9. I would encourage Andrew to try to use this theory to explain why a crowd of hedgefund managers, bank executives, corporate executives, etc felt that it was OK to bring the world econmy to its knees a couple of years ago and again now.  They did this in a way that they know destroys the livelihoods and sometimes the lives of millions of people and they did it just because they could and it earned them a good buck.  These guys were not punished in a significant way, but instead were rewarded with bailouts, bonuses and the prospect for much more.  However, when a crowd of similar minded people decide to set fires and steal cell phones, they caused much less damage to society, but police manage to have thousands before the courts or in jail in a few days. Meanwhile the corporate executives are planning their next raid.   

    It seems to me that the second crowd has just observed how the first crowd are applying today’s very destructive free market principles demonstrated by the first crowd, but are just doing it in a different way.  No need to even look at the fuzzier social issues at all; they are all just free market actors looking for individual benefit. 

    • The same short-sighted, selfish, evolutionary impulses are quite likely responsible for both. 

    • Like those rioters even looked at it like that … NOT! They are not even aware of such a thing. They are self-centred individuals that wanted to be in on the action. Legends in their own time. And the talk of the town. And they got their invites to infamy on facebook.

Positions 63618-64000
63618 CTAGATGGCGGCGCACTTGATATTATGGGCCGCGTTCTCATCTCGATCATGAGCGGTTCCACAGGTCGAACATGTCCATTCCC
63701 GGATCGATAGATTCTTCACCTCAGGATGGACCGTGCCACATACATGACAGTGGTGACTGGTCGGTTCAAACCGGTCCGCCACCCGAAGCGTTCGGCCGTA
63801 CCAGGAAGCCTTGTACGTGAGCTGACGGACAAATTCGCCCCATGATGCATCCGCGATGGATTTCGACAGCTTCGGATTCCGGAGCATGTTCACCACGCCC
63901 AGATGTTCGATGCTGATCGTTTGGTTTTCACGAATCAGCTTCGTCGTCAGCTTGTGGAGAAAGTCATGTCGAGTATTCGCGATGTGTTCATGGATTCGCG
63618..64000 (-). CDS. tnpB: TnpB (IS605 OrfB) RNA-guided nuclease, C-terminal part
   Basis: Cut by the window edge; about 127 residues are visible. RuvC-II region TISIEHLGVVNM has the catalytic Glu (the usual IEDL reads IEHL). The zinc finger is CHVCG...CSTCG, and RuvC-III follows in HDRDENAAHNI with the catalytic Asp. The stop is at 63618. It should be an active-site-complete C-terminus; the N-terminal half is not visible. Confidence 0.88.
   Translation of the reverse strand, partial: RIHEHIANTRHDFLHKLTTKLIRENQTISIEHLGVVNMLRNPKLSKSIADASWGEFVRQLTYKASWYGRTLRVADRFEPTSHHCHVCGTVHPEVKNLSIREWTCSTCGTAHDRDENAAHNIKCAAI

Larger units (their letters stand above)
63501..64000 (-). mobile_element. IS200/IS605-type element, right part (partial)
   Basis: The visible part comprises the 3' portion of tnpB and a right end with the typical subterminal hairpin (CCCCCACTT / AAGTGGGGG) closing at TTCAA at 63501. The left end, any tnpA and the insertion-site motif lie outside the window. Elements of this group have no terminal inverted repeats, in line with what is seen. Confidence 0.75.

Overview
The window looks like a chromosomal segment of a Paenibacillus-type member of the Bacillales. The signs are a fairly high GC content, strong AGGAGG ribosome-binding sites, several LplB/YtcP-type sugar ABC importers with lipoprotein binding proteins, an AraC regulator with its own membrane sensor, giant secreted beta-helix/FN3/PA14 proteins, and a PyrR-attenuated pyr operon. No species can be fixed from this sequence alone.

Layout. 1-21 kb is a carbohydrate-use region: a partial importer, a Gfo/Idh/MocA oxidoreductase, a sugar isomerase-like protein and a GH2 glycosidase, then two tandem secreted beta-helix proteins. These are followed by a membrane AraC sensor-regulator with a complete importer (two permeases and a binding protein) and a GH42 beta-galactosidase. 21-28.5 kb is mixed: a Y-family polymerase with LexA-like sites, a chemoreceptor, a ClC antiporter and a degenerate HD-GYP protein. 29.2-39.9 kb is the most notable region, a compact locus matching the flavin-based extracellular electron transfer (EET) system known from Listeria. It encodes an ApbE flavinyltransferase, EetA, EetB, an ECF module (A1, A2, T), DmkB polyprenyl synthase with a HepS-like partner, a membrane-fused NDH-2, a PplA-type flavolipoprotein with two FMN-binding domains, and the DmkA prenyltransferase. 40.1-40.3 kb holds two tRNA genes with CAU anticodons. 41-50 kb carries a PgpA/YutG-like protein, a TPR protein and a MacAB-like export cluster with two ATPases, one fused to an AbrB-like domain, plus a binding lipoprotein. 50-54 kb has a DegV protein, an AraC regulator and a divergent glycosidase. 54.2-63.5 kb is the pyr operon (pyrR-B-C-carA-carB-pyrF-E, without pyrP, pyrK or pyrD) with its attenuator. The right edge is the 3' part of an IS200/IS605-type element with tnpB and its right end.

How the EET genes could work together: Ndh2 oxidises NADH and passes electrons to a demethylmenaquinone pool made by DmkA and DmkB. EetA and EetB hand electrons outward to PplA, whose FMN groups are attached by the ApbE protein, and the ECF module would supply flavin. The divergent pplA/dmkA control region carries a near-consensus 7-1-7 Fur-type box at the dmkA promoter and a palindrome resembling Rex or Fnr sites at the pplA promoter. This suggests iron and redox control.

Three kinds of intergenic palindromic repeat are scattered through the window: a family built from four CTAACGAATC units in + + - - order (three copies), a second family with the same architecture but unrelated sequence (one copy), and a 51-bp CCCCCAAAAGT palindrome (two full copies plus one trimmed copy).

• Nice description of a hedgefund manager.  These are the characteristics of many capitalists on Fleet Street and conservatives are on televisions every night explaining that are desirable characteristics necessary for surviving and profiting in the MARKET.  Ordinary folks have been conditioned to think these are characteristics to be emulated.  There is no need for them to rationalize their actions, they just impulsively act in their own interest, just like successful capitalists. 

  10. Andrew is quite right to point to the power of signals in our society. I was reminded of the power of symbols when I wore a poppy to class around Remembrance Day.  That little flower pricked the consciences of several of my students. In the middle of a conversation about what would or would not be on the exam, one student with a Cool Hand Luke image sheepishly looked at my poppy and said, “Oh, I meant to get one of those,”  while the others uttered a “me too” mumble.   I was one of the few professors who wore a poppy.

  11.  What signals does the average yob receive in his daily existence? How about social networks on the internet?
    Does he face any constraints on his appetites? Only if everyone else in the group imposes it. Or only if one person says no. And ours is not a society that says no to our young’uns.
    Is he required to make any sacrifices to decorum, to take any account of the needs of others? Not usually. Especially if he the alpha male, then he gets free reign because we no longer place boundries on behaviour. We just give it a label then joke about it, and let him do what he wants.